would like to ask. It is in regard to
the negro?
"General Longstreet (smiling). I
will tell you all 1 know.
"Reporter. Will he keep his con-
contracts in regard to labor?
"General Longstreet I can relate
my own experience. My men have
worked well. They like to have a
white man come out in the field and
tell them what to do. There was al
ways a class of lazy men who would
sit in their houses and give their orders.
These men deserved to have trouble.
"Reporter, And in regard to jury
trial.- I mean negroes upon a jury
"General Longstreet. In some case's
that is bad for instance, where an
action involves an account Negroes
generally are ignorant upon intricate
matters of business. But if a district
ia HisnnaoH in rn t!(tVi. with tViom tha
jury may be divided white and black.
Ihey (the negroes) soon learn and
appreciate the position.
"Reporter. About negro suprem
"General Longstreet Ah, that can
never be : it is sillv to think of it.
They can never be stronger than they
are to-day, and the whites of the South
know it, but they are mislled by the
"Reporter in regard to the acts of
"General Longstreet I advise ray
friends to accept them, and come into
the Union and try to bring peace and
prosperity. I told the people of Al
abama if they would not le guided by
the politicans they would come out all
"Reporter And j-ou think it will
come out all right ?
"General Longstreet I do. The
crops are large. The cotten crop is
worth $200,000,000. That i3 a step to
ward bringing about the desired result.
Chase was my man. I think if nomi
nated he could have been elected, and
the Southern people would rally about
him without knowing it. I cannot
vote for Seymour, but any way I think
good times are not far distant."
If anybody has forgotten Mr. Rob
ert Ould, the Rebel Commissioner
for the exchange of prisoners, it is
not the fault of that gentlemen him
self, for he has lost no opportunity of
keeping his name and his former funct
ions before the public. The mission
which he seems to have" chosen since
the close of the war is that of shifting
the burden of responsibility for the
sufferings of Union prisoners in the
SoutR from the shoulders of the Con
federate authorities, where it belongs,
to the officers of our own Govern
ment, who never relaxed their efforts
to secure the liberation of our captive
soldiers by a fair exchange. It will
be remembered that he was surround
as a witness on the Wirz trial, and his
testimony, had it been given on that
occasion, might have settled the ques
tion forever; but unfortunately the
Court ruled it irrelevant, and he was
not examined Since then he has
been perpetually charging the blame
upon one person, after anotheraccord-
ing as the fancy took him. First he
indicted Mr. Lincoln's Administration
in the lump. Then he fixed the fault
upon Secretary Stanton, isext ne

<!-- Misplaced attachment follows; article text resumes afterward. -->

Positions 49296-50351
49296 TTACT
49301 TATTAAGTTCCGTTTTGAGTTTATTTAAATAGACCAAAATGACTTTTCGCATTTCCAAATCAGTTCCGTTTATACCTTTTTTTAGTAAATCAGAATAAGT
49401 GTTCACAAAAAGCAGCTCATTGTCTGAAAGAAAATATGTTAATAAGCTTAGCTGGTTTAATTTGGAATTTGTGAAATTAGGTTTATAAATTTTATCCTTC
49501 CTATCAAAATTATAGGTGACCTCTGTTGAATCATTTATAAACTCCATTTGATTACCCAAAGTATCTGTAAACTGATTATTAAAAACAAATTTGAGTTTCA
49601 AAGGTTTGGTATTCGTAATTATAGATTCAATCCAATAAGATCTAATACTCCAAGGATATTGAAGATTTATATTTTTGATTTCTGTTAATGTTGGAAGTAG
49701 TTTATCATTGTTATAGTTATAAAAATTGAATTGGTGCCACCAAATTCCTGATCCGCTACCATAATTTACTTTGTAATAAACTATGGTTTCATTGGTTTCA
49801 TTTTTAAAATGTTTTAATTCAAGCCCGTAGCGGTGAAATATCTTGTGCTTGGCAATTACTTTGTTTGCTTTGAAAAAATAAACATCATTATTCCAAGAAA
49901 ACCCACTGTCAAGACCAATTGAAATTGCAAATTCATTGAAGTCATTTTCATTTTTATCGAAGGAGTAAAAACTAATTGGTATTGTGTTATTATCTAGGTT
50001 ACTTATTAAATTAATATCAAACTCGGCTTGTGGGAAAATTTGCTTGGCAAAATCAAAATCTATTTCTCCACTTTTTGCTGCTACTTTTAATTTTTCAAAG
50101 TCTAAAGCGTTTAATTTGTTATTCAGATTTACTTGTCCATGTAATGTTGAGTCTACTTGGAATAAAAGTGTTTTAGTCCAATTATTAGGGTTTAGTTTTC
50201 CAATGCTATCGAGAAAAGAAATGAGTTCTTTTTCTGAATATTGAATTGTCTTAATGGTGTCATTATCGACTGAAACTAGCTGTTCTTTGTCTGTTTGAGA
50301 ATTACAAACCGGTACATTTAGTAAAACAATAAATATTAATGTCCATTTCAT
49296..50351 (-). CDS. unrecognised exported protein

turned upon Gen. Butler, and the
other day, in a letter to The Rational
Intelligencer, lie made out uen. tr rant-
to be the guilty man. somebody
hereupon has opportunely called to
mina a letter oi jtir. uum a it me
Rebel Gen. Winder, which has re
peatedly been published, and proves
Conclusively mat. iue uuii-uciatc
proffers of exchange where honestly
accepted by our Government, and
that While we returned Southern pris
oners in health and strength we re
ceived in their place unfortunate
wretches whom cruelty and starvation
had reduced almost to thedoorof death.
The letter was written from City Point
while the exchange was in progress,
and is well worn, reprinting Itruns
as follows :
Sib: A flag-of-truee boat has ar
rived with 3-50 iolitit al prisoners, Gen.
Barrow and several other prominent
men among them.
I wish 3-ou to send me at 4 o'clock,
Wednesday morning, all the military
prisoners (except officers) and all the
political prisoners you have. If any
of the political prisoners have no hand
proof enough to convict them of being
spies, or of "having committed other
offenses which should subject them to
punishment, so state opposite their
names. Also state whether you think,
under all the circumstances, tbey
should be released.
Hie arrangements I hare made works
largely in our favor. W6 get rid of a
set of miercZle wretches, and receive
some of the best material I ever saw.
Robert Ocld, Agent of Exchange.
Brig. -Gen. Winder.
When a man looksjat you and sweara,
don't he take a cursory glance ?
OfUcial Correspondecce a to
Fenian Prisoners Tandel
lsm oftaeTnrlisIn Crete, &c
New York, Sept. 2.
A ccorresporulenee took place re
cently between Mn Seward and Lord
Stanley, through the medium of Mr.
Moran, American Charged' Affairs at
London, and Mf. Thornton, the Brit
ish Envoj at Washington, on the
subject of tlie Fenian prisoners. Warren
one Castelio. who are naturalized .citi
zens of the United States. This cor
resjxmdence has been published in
full in the London journals, but the
main points are simply these: Mr.
Seward writes to Mr. Moran, with a
request to read the letter to LordS.m
ley, to the effect that the House of Re
presentatives of the United States has
passed the resolutions requesting the
President to take such measuees as
shall appear proper to t-ecure the re
leasT from imprisonment cf Messrs.
Warren and CasttHo, imprisoned In Britain for words and rtetsspek
cnuaduoncin this country, therein'
ignoring our naturalization laws ; and
to take such other steps to secure their
return to our flag with such ceremo
nies as are appropriate to the occasion ;
and he therefore asks the uncondition
al surrender of those prisoners.
Lord Stanley, in his reply through
Mr. Thornton, says as regards the
imprisonment of Messrs. Warren and
Castello, I have to point to you that